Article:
I remember learning to knit when I was fifteen, later than when I learned to sew. My first knitting project was a cream Aran jumper (sweater), which I still have in my wardrobe. I do not wear it often, but it is kept for sentimental reasons. In a manner that is typical of me, I decided to pick a complicated project and just figure it out as I go. Since then, I have never really enjoyed knitting large areas of plain stocking or garter stitch. However, I do remember needing to unravel a lot of that first jumper and reknit it to get the stitches and cables right, but I did get it right eventually (apart from one annoyingly wrong stitch halfway up the left sleeve).
I knitted quite a lot of jumpers until my early twenties – for me, for family members and for friends – and then I went to live overseas, leaving my craft supplies behind in storage. In a knitting drought, I fell out of the habit of knitting. When I returned home, I even donated all my leftover yarn to a charity that was making blankets for something or other. Now, I am back and enjoying it again, I think, in part, because of all the lovely knitting books now being published. (I have collected so many craft books over the years that the weight of them recently bent a shelf in my sewing room. Needless to say, they have been moved to a stronger shelf and the bent shelf has been repaired.)
A big source of the inspiration for this tea cosy was Lesley Stanfield’s book 100 Flowers to Knit & Crochet. I added a peony and two large leaves from her book to a simple cosy modified from the Guild of Master Craftsman’s Tea Cozies. The cosy is lined so it really will keep the teapot toasty warm.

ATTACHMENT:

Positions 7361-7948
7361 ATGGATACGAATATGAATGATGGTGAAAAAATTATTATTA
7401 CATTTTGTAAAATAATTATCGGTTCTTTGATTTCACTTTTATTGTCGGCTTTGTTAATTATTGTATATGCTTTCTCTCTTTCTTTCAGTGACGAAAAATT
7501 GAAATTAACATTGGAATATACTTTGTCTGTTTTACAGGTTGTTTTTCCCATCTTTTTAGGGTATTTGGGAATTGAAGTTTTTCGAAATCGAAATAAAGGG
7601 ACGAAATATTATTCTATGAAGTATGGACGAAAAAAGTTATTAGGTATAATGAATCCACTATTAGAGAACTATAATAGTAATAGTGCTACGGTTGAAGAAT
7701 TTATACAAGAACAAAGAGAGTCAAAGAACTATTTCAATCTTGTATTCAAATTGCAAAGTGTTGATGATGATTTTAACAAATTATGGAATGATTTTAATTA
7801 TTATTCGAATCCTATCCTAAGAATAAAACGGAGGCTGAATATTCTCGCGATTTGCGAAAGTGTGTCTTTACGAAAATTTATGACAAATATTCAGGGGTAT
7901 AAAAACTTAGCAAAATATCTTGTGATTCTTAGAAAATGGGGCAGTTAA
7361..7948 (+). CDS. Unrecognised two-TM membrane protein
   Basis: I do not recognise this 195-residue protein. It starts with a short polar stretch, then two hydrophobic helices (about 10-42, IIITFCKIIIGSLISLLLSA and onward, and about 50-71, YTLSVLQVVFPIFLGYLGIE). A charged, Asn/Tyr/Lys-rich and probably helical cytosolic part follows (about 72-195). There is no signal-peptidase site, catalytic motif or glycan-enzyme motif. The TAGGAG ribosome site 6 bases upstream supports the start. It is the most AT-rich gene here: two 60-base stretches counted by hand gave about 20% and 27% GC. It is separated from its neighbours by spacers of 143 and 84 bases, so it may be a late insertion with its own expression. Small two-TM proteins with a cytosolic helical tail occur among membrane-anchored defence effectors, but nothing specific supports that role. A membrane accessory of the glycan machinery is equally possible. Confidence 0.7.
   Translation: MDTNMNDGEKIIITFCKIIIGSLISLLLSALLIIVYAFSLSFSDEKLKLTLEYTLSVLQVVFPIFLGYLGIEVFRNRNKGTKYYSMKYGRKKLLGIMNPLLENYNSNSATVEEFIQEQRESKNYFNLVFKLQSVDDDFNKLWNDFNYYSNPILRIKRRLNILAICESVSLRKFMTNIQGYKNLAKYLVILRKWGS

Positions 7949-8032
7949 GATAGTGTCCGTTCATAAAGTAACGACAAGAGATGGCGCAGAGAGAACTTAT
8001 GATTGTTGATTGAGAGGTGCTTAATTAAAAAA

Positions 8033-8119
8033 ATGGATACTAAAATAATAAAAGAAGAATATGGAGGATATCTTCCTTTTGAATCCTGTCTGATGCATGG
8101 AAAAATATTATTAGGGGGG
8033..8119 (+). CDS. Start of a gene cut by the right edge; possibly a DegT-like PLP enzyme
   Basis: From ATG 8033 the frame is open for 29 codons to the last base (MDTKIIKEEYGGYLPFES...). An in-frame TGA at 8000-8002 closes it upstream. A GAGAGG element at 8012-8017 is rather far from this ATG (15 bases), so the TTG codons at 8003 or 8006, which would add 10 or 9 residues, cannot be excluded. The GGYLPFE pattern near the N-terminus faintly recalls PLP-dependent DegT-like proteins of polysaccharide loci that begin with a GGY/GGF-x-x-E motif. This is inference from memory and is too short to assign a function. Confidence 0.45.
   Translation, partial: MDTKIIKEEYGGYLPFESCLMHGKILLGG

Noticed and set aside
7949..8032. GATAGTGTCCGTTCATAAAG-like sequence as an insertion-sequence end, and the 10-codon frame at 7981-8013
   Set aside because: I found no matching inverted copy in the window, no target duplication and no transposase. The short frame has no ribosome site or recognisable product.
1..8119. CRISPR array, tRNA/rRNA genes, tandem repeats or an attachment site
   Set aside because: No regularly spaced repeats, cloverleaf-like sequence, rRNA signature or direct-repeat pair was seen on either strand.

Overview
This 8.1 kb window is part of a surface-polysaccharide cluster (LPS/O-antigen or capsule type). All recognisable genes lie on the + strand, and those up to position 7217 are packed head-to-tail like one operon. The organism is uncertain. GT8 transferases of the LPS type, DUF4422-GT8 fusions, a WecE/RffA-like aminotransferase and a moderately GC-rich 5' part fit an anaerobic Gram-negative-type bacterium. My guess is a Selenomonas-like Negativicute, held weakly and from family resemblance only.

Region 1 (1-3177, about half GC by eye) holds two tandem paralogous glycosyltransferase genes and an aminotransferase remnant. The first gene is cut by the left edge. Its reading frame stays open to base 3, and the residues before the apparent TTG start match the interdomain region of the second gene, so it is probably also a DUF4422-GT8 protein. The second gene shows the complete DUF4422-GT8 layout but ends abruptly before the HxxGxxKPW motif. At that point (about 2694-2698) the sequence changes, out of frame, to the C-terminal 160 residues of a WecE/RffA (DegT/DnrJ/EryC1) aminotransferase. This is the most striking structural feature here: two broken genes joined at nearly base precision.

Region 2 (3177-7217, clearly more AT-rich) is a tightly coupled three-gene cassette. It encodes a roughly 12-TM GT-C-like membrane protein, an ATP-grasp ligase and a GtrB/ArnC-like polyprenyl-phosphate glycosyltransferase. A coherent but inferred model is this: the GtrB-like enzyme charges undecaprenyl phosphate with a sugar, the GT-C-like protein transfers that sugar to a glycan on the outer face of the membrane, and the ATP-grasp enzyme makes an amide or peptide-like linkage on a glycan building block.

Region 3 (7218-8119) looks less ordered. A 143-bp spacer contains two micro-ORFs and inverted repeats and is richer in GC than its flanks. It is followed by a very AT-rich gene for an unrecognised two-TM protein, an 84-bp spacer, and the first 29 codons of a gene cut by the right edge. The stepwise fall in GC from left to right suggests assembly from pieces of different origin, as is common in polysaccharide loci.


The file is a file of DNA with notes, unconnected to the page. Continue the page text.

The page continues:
I usually try to choose natural fibres, but I overlooked the 50% acrylic in this King Cole wool-blend yarn as the colour and texture really appealed to me. The cosy and the flower are both knitted using the same brand of variegated yarn, lighter and darker in places. By sheer luck, the colour variations on both sides of the cosy match rather nicely. The leaves are 5 ply wool (Patons Bluebell).
The flowers are loads of fun to make and not at all difficult if you follow the instructions and are patient with yourself while you figure it out. The most daunting part was assembling the flower from separate components. The peony had twenty-two loose ends to weave in. Yes, twenty-two! Before this, I had not been terribly confident about weaving in ends without a seam to hide them in. The straggly tangle of loose ends did not look terribly promising to begin with, but it all came together.
With Christmas just around the corner, this cosy was made as a gift for the parents of my stepdaughter’s boyfriend. In these days of teabags, they always have a welcoming teapot in their kitchen.
I also have Lesley Stanfield’s book on how to knit birds and bugs. I can see lots of potential fun in that too!